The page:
Forest cover comprises up to 70.46% of the total land area and an additional 8.60% of the country is now included in biological corridors, which is consolidated with protected areas into a macro-level natural landscape called the “Bhutan Biological Conservation Complex” (B2C2). Parallel to this ambitious protected areas policy, Bhutan has engaged in several conservation programs or projects for vulnerable species. Strategies have been developed to control the unsustainable harvesting of medicinal plants (including through farming medicinal plants to reduce pressure on wild plants), and conservation of species such as the tiger (Tiger Action Plan, 2006-2015), snow leopard (Snow Leopard Information System, together with WWF Bhutan), elephant and non-wood forest species. All species included under Schedule I are protected andtrade in endangered species is restricted in accordance with the CITES Convention. Furthermore, on-farm conservation of crop genetic resources was initiated in 2001, along with the establishment of botanical gardens, medicinal gardens, a gene bank for ex situ conservation (storing 408 accessions of crops), as well as 131 community forests for the conservation of degraded and cleared forests and reforestation purposes. As of 2012, 135 community forests exist covering 52,020.48 hectares and benefitting 20,078 households. The Renewable Natural Resources Research Centre has collected over 300 rice varieties and the conservation of indigenous livestock breeds is underway.

In addition, Bhutan prepared its National Adaptation Programme of Action (NAPA) in 2004 and mitigation measures are in place to reduce all forms of pollution through vehicular emission tests, reducing tax on electrical appliances, compliance monitoring of industries, etc.

Indigenous rights over traditional knowledge are explicitly protected under the Biodiversity Act of Bhutan enacted in 2003. Indigenous communities are involved indecision-making related to the use of traditional knowledge and activities such as community-based natural resources management projects. A nation-wide land management campaign has been launched to raise awareness and understanding about land management techniques to address site-specific land degradation problems. The campaign carries out on-the-ground demonstrations and uses a broad-based participatory approach, bringing together local communities, dzongkhag staff as well as professionals from various disciplines relevant to rural land use and management.

Support mechanisms for national implementation (legislation, funding, capacity-building, coordination, mainstreaming, etc.)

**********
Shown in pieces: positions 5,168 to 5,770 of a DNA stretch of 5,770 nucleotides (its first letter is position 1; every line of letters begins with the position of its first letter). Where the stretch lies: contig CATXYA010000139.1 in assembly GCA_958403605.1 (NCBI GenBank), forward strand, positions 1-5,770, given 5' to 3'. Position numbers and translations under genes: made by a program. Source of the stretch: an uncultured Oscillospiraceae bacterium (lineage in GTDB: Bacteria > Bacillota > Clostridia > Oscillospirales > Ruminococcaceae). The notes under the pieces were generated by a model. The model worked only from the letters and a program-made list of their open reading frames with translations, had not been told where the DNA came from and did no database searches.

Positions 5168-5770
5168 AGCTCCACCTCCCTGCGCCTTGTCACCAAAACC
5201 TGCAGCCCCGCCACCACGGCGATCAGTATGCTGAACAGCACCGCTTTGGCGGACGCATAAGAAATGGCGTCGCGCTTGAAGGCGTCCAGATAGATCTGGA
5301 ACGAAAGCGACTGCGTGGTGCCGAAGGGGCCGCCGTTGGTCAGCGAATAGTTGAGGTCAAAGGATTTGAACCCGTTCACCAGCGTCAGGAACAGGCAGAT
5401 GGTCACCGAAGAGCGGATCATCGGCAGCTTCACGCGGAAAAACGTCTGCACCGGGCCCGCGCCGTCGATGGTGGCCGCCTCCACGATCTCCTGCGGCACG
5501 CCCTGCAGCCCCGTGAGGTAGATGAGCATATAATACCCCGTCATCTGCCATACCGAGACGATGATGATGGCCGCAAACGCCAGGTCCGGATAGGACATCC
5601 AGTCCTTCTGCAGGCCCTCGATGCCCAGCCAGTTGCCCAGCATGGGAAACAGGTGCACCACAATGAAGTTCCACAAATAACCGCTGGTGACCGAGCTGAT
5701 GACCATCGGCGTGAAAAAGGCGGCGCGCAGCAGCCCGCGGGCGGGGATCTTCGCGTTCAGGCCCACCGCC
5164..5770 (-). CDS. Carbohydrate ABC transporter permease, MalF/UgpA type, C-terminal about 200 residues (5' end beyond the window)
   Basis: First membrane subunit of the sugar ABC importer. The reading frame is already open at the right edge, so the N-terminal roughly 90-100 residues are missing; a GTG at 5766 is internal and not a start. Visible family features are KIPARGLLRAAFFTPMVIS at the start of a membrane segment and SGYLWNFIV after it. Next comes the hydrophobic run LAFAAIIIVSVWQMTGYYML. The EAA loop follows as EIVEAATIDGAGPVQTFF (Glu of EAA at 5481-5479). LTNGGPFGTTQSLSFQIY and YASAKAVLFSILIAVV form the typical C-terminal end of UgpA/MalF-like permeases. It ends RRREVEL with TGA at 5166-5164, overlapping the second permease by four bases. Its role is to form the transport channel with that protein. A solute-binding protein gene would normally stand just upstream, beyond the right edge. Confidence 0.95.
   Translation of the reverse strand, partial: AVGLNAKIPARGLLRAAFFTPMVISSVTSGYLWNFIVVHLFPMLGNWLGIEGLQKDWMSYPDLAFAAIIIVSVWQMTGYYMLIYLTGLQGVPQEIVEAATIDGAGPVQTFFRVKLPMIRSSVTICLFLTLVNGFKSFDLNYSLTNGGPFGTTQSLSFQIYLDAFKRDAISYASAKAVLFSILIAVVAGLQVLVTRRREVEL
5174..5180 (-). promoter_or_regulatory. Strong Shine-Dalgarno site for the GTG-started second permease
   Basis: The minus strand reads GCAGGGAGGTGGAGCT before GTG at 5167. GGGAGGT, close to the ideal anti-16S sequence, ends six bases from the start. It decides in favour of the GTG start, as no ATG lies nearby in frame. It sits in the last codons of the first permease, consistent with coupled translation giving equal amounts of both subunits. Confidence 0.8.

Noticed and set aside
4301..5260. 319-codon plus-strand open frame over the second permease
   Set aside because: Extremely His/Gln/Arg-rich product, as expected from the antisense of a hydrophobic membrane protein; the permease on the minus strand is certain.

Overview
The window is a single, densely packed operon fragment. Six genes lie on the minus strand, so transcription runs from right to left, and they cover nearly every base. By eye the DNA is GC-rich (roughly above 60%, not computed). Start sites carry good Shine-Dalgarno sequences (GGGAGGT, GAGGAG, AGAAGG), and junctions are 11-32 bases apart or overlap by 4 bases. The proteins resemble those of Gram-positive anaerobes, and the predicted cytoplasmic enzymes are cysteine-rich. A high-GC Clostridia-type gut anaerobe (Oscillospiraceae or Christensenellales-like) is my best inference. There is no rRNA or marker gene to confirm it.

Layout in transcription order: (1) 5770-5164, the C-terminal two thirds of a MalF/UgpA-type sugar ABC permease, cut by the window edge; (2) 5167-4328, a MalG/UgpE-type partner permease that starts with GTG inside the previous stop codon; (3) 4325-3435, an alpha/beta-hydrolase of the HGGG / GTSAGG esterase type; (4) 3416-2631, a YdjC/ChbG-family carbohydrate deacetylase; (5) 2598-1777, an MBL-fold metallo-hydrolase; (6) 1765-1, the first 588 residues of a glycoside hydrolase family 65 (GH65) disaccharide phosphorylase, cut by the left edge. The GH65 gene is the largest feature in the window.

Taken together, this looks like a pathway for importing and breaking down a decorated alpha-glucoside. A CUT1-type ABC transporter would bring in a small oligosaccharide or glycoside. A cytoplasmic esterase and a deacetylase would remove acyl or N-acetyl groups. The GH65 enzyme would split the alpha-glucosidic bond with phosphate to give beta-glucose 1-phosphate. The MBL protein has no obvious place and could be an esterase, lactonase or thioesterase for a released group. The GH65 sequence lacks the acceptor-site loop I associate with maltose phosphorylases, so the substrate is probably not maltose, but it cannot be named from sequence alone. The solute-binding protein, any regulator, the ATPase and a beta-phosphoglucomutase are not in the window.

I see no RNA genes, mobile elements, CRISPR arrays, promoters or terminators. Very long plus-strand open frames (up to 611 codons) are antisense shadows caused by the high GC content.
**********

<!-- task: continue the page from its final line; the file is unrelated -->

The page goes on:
Biodiversity protection and sustainable development is one of Bhutan’s top priorities. As Article 5 of Bhutan’s Constitution makes clear, every Bhutanese person is considered a trustee of the Kingdom’s natural resources and environment. As a result, the Royal Government is constitutionally enjoined to conserve and improve the environment and safeguard the country’s biodiversity, notably by ensuring that a minimum of 60% of Bhutan’s total land area is maintained under forest cover for all time. Bhutan has even adopted a development philosophy of “Gross National Happiness”, one pillar of which is environmental sustainability.

As for biodiversity protection mainstreaming, Bhutan’s 10thFive-year Plan stresses that “environment is a cross-cutting use that is intimately intertwined with poverty reduction”, therefore all sectors and relevant departments and levels of governments should integrate environmental issues in their policies, plans, programs and projects. Examples of sectoral policies integrating biodiversity targets as part of their objectives include the Strategic Framework for Spatial Planning (for the 10thFive-year Plan), Forest and Nature Conservation Act (1995), National Environment Strategy entitled the “Middle Path”, Mines and Minerals Act (1995) and the National Poverty-Environment Initiative.

Besides, the enactment of the Environmental Assessment Act in 2000 and the Regulation for Environmental Clearance of Projects in 2002 imply that all development activities, including those of the private sector, are subject to regressive assessment to reduce and mitigate adverse impacts on the environment. At the administrative level, a special unit called the Nature Conservation Division (NCD)has been created within the Department of Forestry Services, with a mandate to oversee and manage the protected areas system. Sustainable development and biodiversity protection are ensured by a high-level autonomous agency of the Royal Government of Bhutan, the National Environment Commission (NEC), which is responsible for monitoring the impact of development on the environment, coordinating inter-sectoral programs, implementing policies and legislation with regard to the environment and ensuring that all projects, be they public or private, take environmental aspects into consideration. Another key institution is the National Biodiversity Center, serving as the implementing agency for the CBD and responsible for coordinating biodiversity conservation and sustainable use programs in the country.

In regard to financial matters, most conservation programs are currently supported by donors (e.g. WWF, DANIDA, UN, SNV, Helvetas, JICA, NORAD, GTZ, GEF, FAO, IFAD, EU, SDS). Also, an Environmental Trust Fund was established through a Royal Decree (1992) for promoting social welfare through the environmental conservation of forests, flora, fauna, wildlife, diverse ecosystems and biodiversity.

Mechanisms for monitoring and reviewing implementation

Monitoring initiatives and tools developed within the framework of the Biodiversity Action Plan include: the publication of the first-ever Field Guide to the Mammals of Bhutan, which provides brief accounts of the physical characteristics, social behavior, habitat and conservation threats of some 200 mammal species found in the country; field studies on the white-bellied heron (Ardea insignis) initiated in 2005 by the Royal Society for the Protection of Nature (RSPN), as well as research and monitoring of the black-necked crane (Grus nigricollis) as a part of their conservation management program in the Phobjikha Valley; and the first Bhutan Snow Leopard Information Management System (SLIMS), with training and field surveys conducted in Thimphu and Jigme Dorji National Park by the Nature Conservation Division (NCD), in collaboration with the WWF Bhutan Program and the International SnowLeopard Trust. As for floral resources, Bhutan has published three volumes of the “Flora of Bhutan”; work onferns and their allies is ongoing and the Red Book of Bhutan’s flowering plants is in preparation. The National Information Sharing Mechanism (NISM) is also in place and constitutes a valuable tool for the transparent and effective monitoring of the implementation of the Global Action Plan for Plant Genetic Resources for Food and Agriculture (PGRFA).

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  • United Nations
  • United Nations Environment Programme